“The City of San José values inclusive and sustainable growth. We have taken steps over the past few years to ensure all residents, businesses, and organizations can participate in and benefit from the prosperity and culture of innovation in Silicon Valley. From creating a sustainable, smart city powered by clean energy and using electric vehicles, to going all-in for transit oriented development, progress on our goals will require partnerships like the Champion Mayors initiative, that can engage us with with other cities around the world that are also working to create a more inclusive city.”
– Mayor Sam Liccardo
Sam Liccardo took office as mayor in 2015, and was re-elected in 2018 with 76% of the vote. From 2006 he served two terms on the city council, representing District 3. He previously worked as a prosecutor of sexual assault and child exploitation crimes in the Santa Clara County District Attorney’s Office and as a federal prosecutor. Sam Liccardo graduated from Georgetown University and attended the John F. Kennedy School of Government at Harvard Law School for his master’s degree.
Building on the city’s 2018 Climate Smart San José plan, at the end of 2021 the City Council adopted a goal to become carbon neutral by 2030. This ambitious goal has two core elements: greening the grid, and then electrifying the economy to take advantage of zero-emission electricity. In 2018, San José became the largest US city to launch a “community choice energy” utility as an alternative for residents who wanted to source energy for their homes sustainably instead of purchasing from investor-owned utilities – private sector energy providers common in the US. As of 2021, 95% of energy supplied by San Jose Clean Energy (SJCE) is Green House Gas (GHG)-free and the public utility continues to invest in large-scale solar and wind projects in California’s Central Valley and in other states to provide electricity for San José residents. With two thirds of San José’s GHG emissions stemming from transportation, the city is encouraging the use of more sustainable modes of mobility. San José is working with regional partners on a $2 billion electrification of the region’s key commuter rail system Caltrain that connects San José to San Francisco, and San José Mineta International Airport deployed its largest fleet of electric buses. San José residents have embraced electric vehicles leading to San José having the third highest adoption rate and the highest per capita rate of charging stations. In 2019, the city adopted an official development policy eliminating gas-powered appliances in new construction. These actions uphold the spirit of San José’s commitment to accomplishing the goals of the Paris Agreement and encourage more American cities to take bold, local action on climate change.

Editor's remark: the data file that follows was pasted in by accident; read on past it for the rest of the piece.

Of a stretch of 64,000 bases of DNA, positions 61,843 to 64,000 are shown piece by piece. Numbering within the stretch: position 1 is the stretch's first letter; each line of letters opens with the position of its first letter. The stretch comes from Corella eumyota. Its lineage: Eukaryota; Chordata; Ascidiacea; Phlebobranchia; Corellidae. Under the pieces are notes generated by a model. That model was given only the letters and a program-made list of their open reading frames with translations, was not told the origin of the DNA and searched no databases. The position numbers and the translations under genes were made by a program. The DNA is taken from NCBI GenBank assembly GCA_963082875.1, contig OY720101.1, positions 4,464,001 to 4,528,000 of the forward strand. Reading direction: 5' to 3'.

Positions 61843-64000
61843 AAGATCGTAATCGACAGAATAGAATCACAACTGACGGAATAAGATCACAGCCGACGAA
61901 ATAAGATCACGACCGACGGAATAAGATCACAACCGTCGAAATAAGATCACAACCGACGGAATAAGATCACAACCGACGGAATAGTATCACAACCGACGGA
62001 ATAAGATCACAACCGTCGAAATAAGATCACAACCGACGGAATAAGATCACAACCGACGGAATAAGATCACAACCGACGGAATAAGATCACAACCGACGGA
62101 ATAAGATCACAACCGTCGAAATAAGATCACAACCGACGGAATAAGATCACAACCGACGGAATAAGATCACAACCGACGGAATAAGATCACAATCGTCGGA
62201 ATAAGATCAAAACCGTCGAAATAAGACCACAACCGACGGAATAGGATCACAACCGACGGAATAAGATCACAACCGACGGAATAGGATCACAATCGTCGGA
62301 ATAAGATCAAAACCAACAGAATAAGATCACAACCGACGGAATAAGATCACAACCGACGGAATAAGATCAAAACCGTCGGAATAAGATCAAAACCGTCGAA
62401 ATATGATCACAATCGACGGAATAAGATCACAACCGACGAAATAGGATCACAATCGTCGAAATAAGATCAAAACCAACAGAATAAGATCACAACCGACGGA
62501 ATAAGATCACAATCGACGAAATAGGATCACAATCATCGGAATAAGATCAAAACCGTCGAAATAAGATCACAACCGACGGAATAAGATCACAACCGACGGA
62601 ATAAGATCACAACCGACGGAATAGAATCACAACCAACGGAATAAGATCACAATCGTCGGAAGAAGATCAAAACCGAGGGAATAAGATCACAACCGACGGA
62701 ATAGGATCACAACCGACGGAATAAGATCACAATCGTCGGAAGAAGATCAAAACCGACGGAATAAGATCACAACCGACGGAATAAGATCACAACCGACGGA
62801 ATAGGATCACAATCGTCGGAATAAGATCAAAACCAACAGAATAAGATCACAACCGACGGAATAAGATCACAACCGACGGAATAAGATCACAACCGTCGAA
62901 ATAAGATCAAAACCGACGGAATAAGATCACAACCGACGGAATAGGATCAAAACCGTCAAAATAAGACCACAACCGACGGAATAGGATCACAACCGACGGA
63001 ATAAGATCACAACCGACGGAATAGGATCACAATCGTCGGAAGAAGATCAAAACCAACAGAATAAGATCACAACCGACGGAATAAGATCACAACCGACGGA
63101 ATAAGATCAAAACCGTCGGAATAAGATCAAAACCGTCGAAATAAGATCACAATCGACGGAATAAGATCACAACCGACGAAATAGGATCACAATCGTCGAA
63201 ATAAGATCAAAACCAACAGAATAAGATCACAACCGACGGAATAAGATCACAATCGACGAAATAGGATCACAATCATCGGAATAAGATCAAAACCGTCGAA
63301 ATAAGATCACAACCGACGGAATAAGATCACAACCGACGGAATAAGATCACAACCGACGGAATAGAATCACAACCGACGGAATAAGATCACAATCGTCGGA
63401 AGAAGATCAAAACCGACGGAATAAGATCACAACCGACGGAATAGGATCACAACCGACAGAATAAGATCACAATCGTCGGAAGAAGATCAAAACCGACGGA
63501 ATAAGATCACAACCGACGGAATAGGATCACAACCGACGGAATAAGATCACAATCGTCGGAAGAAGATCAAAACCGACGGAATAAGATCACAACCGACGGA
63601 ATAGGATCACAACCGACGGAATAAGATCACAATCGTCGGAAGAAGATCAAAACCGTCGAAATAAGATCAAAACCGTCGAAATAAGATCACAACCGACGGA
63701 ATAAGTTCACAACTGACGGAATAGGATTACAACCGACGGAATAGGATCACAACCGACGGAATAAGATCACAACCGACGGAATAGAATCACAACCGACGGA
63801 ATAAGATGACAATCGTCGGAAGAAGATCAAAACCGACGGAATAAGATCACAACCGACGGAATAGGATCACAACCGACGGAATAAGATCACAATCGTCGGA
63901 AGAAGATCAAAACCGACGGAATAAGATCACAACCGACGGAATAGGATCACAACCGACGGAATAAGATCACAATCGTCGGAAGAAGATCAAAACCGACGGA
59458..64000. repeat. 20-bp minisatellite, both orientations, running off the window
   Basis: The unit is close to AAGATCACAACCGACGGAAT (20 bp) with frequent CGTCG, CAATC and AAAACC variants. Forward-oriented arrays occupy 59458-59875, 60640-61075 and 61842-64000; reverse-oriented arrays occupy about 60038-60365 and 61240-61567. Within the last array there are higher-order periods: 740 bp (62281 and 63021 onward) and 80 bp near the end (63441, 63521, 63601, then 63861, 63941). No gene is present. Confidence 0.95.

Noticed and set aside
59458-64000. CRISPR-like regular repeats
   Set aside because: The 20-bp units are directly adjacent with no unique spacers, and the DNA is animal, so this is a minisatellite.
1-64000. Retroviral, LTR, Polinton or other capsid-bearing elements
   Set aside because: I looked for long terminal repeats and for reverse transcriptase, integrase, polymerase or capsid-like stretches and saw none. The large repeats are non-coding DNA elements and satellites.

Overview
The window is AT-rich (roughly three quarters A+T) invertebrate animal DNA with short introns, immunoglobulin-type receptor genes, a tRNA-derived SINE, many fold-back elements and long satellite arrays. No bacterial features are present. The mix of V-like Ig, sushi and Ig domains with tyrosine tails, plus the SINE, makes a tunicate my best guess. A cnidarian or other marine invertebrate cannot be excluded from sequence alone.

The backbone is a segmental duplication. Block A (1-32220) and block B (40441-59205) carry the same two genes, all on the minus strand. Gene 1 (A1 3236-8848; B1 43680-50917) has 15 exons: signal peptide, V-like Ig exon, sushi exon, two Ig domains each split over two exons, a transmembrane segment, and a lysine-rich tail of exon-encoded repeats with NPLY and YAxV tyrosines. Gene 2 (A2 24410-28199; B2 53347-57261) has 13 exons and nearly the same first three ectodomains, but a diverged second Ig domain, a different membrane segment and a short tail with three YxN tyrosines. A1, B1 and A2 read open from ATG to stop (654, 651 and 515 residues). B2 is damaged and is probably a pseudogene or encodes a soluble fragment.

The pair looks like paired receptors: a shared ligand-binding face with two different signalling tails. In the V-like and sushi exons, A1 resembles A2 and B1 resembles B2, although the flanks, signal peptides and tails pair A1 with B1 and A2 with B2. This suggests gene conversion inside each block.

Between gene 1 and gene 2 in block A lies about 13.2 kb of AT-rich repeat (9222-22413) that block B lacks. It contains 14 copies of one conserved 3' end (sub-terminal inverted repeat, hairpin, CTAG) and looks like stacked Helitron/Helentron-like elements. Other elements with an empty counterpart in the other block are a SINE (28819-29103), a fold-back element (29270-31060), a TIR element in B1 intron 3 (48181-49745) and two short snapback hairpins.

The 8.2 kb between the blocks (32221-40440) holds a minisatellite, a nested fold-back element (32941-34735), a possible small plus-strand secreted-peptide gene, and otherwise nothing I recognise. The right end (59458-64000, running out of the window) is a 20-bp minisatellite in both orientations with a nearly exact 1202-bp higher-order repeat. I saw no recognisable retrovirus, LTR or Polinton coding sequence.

At the start of 2020, the City of San Jose had an estimated 5,117 unhoused residents and only 849 shelter beds available. Within a year, the city leveraged public dollars from local, state, and federal sources with generous philanthropic support to create quick-build apartment communities – safe, more dignified housing solutions built in a fraction of the time and a quarter of the cost of traditional apartments. Instead of congregate shelters, in which unhoused residents were forced to crowd then made to leave early the following morning, San José’s quick-build apartment sites provide more than 300 private bedrooms with ensuite bathrooms. A fourth site is under construction. This model aligns with Santa Clara County’s 2020-2025 Community Plan to End Homelessness through three core strategies: addressing the root causes of homelessness through system and policy change, expanding homelessness prevention and housing programs to meet the need and improving quality of life for unsheltered individuals and creating healthy neighborhoods for all.
Through the San José Digital Inclusion Partnership, local major telecommunication companies and the city supported the deployment of 5G infrastructure citywide and continues to invest in community-based programs to teach digital skills and provide devices and connectivity to low-income families.
As a result of more than 60,000 San José students being unable to reliably learn remotely when COVID-19 hit, San José partnered with schools to accelerate the deployment of community wi-fi to provide free broadband to more than 100,000 residents in East San José neighborhoods. San José aims to connect more than 300,000 residents by the end of 2022.
Seeking to address another challenge, San José Aspires provides nearly 1,200 students from financially-struggling families with a roadmap to higher-education. Students are awarded up to $5,000 in microscholarships for their college-going decisions, actions, and accomplishments in high school. The average California public high school student receives only about 12 minutes of college counseling between freshman year and graduation from high school. San José Aspires awards virtual “scholar dollars” that transform to real dollars upon graduation, to be used to offset college expenses.
The Resilience Corps Program offers paid work experience and a living wage of $24.07/hour to young residents aged 16-30. While in the program, participants receive supervision, case management, and job readiness and professional development. The program started in the summer of 2021 and has already helped almost 500 young people. The pathways in 2021-2022 are Pandemic Response, Environmental Resilience and Disaster Preparedness, Accelerating Learning Recovery, and Economic Recovery. The focus of future pathways will include addressing climate change and learning loss mitigation.